Hibiki, a lowly apprentice mechanic, is from the all-male (cloned) planet Tarak, which has been fighting a space war for generations against the all-female (artificial insemination) planet Mejale. Both planets were settled generations earlier in a wave of semi-forgotten space colonization from legendary Earth. Hibiki is aboard Tarak's new space navy dreadnaught, powered by dimly-understood ancient technology, when it is attacked by a pirate ship from Mejale. The confused action leaves Hibiki and two other teen male cadets (Duero McFile, a pretty-boy medic, and Bart Carcus, a boastful navigator), plus all the female pirates, aboard a bewildering merger of their spaceships, which has warped to the other side of the galaxy. The traditional enemies are forced to work together as they return home. There is considerable early-adolescent mildly risqué humor (rated "13+") as the boys and girls embarrassedly explore gender differences ("What are those things that men have between their legs?"), and Duero is fascinated by the medical process of natural birth. As they pass through the galaxy, they find many other planets that were colonized long ago, all of which have some serious social disorder that is slowly leading to inevitable human extinction -- which they realize is also affecting their own worlds. Worse, there is an awesomely powerful alien force expanding in their direction, which is literally harvesting the human worlds for their organic components. Can the Nirvana return to Tarak and Mejale in time to persuade their peoples to put aside their differences and organize a united defense?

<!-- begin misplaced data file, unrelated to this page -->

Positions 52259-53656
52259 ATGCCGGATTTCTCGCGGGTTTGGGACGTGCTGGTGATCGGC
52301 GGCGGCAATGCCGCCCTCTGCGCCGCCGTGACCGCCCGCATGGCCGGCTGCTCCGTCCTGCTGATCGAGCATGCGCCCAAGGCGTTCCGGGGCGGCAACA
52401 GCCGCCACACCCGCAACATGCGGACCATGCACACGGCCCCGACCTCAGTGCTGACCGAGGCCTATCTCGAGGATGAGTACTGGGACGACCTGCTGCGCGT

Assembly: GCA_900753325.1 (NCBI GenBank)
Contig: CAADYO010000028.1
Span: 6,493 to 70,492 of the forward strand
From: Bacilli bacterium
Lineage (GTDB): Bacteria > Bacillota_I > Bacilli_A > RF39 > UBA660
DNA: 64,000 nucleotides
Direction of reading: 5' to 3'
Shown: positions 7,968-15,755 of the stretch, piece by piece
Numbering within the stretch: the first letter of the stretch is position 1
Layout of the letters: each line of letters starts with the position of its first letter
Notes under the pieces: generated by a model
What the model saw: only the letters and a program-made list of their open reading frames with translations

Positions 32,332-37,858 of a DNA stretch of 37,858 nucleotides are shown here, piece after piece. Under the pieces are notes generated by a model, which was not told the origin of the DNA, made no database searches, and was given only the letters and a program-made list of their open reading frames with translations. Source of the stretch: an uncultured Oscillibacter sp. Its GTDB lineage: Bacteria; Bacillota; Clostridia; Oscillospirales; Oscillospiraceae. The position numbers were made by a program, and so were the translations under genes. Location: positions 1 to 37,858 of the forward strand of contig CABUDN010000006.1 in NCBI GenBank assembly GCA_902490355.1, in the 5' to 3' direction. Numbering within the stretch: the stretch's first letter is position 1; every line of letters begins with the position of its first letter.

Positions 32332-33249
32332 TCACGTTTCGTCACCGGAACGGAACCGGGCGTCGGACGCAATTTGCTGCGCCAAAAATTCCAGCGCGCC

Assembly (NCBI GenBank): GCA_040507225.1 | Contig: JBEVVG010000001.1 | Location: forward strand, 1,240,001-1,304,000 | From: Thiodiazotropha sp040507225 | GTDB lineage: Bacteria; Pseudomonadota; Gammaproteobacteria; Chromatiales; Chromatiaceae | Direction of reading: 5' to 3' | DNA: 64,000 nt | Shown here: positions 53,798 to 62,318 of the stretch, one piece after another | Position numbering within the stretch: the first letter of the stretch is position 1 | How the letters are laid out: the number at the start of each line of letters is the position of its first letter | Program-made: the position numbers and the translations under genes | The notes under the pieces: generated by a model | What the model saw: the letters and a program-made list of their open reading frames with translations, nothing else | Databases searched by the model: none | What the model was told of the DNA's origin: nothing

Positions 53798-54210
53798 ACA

What makes Vandread so popular is not so much the plot as the emotionally-varied cast and their developing personal relationships: Hibiki, Duero, Bart, and the many women; gruff-but-motherly pirate Captain Vivan; master mechanic Gascogne Rheingau who becomes a Big Sister to Hibiki; ace fighter Meia Gisborn who wants nothing to do with men; ditzy Dita Liebley who is fascinated by Hibiki as a Roswell-UFO type "Mr. Alien" and quickly develops a crush on him; and numerous others with such "sci-fi" names as Barnette Orangello, Jura Elden and Parfet Ballblair. And also the CGI effects. Vandread was produced by Studio Gonzo which burst into Japan's animation industry with its CGI-intensive Blue Submarine No. 6 in 1998. Vandread has even more CGI in its spectacular space clashes between the Nirvana's boys and girls in their Van and Dread giant robot battle armor and the mechanically ominous death-bots of the alien fleet.